Does scenario-based learning always have to involve complex branching or simulations? No! You can use one-question mini-scenarios to make your assessments more relevant and valuable. Mini-scenarios are fast and easy to build. You don’t need any special tools; you can use any tool that can create a multiple choice question.
Typical multiple choice question
Imagine you’re creating a course for managers about motivation and using rewards effectively. You could ask a fairly typical comprehension question like this:
What is the best strategy for encouraging long-term behavior change in your employees?
- Threaten punishment for anyone not changing their behavior
- Offer a small reward for changing behavior
- Offer a large reward for changing behavior
If you introduced this concept earlier, this question probably aligns to that content and to your learning objective. However, it’s very abstract.
Rewritten as a mini-scenario
Compare the question above to this one:
Andrew is a sales manager who has been struggling to motivate his team to better performance. He sent his team to a conference where they learned about sharing stories about previous happy customers to improve sales. A few salespeople really like using this technique, but he wants everyone to start using it more. In the long term, he wants to change their attitudes about the technique.
What should Andrew do to encourage his team?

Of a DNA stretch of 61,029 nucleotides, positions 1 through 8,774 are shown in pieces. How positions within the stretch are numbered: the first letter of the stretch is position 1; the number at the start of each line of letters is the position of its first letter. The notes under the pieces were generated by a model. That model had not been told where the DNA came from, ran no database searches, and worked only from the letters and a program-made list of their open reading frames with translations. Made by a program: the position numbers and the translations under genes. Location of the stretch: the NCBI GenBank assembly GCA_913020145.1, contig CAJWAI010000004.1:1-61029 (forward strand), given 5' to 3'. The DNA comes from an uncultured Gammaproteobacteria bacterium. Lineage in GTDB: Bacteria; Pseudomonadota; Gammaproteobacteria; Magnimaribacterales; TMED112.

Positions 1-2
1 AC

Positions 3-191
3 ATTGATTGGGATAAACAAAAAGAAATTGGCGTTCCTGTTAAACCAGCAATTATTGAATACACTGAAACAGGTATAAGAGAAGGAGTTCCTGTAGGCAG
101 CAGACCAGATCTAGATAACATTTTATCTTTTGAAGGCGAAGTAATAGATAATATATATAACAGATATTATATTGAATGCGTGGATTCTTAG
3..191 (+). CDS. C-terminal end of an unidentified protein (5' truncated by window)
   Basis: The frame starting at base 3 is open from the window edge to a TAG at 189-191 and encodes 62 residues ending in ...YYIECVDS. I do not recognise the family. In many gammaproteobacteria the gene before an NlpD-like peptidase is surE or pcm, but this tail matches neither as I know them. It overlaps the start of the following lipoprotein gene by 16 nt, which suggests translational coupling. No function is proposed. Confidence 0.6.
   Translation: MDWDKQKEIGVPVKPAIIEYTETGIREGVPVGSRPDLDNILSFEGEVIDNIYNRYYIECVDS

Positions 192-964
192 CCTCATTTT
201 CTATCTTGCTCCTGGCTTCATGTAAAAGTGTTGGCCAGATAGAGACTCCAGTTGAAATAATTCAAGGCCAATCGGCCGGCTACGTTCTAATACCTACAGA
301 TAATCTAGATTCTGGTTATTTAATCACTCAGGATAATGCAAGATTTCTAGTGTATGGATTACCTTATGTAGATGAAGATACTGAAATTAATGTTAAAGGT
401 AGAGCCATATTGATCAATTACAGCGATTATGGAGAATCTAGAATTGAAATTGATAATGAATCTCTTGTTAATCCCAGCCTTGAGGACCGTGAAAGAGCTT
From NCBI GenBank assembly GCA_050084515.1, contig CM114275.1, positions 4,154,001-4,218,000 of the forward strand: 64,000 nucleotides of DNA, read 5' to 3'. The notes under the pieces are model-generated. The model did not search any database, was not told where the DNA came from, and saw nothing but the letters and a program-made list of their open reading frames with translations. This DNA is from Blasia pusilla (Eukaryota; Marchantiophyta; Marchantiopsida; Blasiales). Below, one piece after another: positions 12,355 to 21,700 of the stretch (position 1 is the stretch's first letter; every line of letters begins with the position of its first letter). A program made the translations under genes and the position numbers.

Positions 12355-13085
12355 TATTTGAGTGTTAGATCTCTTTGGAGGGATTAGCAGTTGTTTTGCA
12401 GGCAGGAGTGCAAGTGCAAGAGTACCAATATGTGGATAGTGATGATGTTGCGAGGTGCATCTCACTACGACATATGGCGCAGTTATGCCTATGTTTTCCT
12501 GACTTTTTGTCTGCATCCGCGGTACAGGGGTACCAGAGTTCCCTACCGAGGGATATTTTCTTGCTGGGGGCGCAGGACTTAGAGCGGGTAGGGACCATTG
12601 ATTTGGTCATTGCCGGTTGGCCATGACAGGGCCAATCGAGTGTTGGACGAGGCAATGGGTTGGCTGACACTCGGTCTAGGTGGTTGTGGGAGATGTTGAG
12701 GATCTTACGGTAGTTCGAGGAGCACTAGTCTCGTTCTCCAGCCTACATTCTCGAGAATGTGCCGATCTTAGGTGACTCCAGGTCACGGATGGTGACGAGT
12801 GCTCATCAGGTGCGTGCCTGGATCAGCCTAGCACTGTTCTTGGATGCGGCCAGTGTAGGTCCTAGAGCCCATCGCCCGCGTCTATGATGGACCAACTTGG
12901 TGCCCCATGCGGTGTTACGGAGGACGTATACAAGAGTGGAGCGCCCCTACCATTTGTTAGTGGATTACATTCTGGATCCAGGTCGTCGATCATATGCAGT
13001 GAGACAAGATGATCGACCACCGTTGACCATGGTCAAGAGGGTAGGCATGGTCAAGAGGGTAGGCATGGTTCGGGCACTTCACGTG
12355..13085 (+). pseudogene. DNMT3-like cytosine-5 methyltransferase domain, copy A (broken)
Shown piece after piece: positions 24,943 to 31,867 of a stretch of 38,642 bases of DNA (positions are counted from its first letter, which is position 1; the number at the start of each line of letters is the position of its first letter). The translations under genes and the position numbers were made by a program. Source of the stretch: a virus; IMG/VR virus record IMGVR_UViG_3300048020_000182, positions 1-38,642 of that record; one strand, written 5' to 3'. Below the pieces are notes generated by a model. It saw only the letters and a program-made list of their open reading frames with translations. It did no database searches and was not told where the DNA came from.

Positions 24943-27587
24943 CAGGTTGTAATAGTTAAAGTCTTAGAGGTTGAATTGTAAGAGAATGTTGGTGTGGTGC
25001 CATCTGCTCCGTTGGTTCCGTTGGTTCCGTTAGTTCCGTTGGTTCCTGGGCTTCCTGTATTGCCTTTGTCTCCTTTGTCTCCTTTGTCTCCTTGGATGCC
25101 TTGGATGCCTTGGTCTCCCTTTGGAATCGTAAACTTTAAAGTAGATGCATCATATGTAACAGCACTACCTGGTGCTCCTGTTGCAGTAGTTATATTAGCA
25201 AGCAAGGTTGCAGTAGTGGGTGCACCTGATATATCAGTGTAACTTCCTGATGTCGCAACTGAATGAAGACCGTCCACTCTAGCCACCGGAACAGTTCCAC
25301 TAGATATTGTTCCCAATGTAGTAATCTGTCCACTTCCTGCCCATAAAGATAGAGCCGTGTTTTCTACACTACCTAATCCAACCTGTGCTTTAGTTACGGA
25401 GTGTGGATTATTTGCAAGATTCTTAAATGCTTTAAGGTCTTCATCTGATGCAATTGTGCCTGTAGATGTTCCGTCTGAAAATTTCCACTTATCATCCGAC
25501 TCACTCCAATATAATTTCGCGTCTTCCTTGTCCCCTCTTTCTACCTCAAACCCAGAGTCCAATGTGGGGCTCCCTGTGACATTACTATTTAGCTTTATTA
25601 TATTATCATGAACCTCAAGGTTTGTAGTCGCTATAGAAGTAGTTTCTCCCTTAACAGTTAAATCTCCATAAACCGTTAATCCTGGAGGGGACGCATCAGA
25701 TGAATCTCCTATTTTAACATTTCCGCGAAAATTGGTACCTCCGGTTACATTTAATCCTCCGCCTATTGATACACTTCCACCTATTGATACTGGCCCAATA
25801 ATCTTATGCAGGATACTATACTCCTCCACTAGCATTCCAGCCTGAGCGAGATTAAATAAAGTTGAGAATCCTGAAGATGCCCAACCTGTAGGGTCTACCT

- Threaten to put anyone not using storytelling on a Performance Improvement Plan
- Offer verbal recognition in the weekly team meeting for using storytelling
- Offer a paid trip to Hawaii for using storytelling
In the second example, a mini-scenario sets up the question. This provides context. Now, it’s a concrete situation with a problem to solve, rather than an abstract comprehension question. This question is about applying the concept in a relevant situation rather than just remembering what you read.
I revised the choices to reflect concrete examples as well. Instead of a “small reward,” it’s “verbal recognition.” That helps it feel more relevant, and reduces the possibility of learners simply remembering a key phrase from the training.
Using a mini-scenario added a total of 4 sentences to the question. This is actually longer than many of my mini-scenarios; one or two sentences are often enough.
Easy and flexible
These are fairly easy to create. It doesn’t take much more time to write than a traditional multiple choice question.
One-question mini-scenarios are also fairly flexible. You could use this assessment question in any tool, even using the built-in quizzing for many LMSs.
Try a little scenario-based learning
I have often found one-question mini-scenarios useful for helping clients try out scenario-based learning without having to commit to something more complex and expensive. This is a way they can “dip their toe in the water” without having to do a completely scenario-based course.
It’s easy to combine mini-scenarios with other instructional approaches. Even in a fairly traditional linear e-learning course, you can use mini-scenarios instead of typical knowledge checks. That will make your assessments more engaging and effective.
Check out some additional examples of one-question mini-scenarios in my post on Converting Traditional Multiple Choice Questions to Scenario-Based Questions.
Originally published 12/5/2015. Last updated 11/21/2019.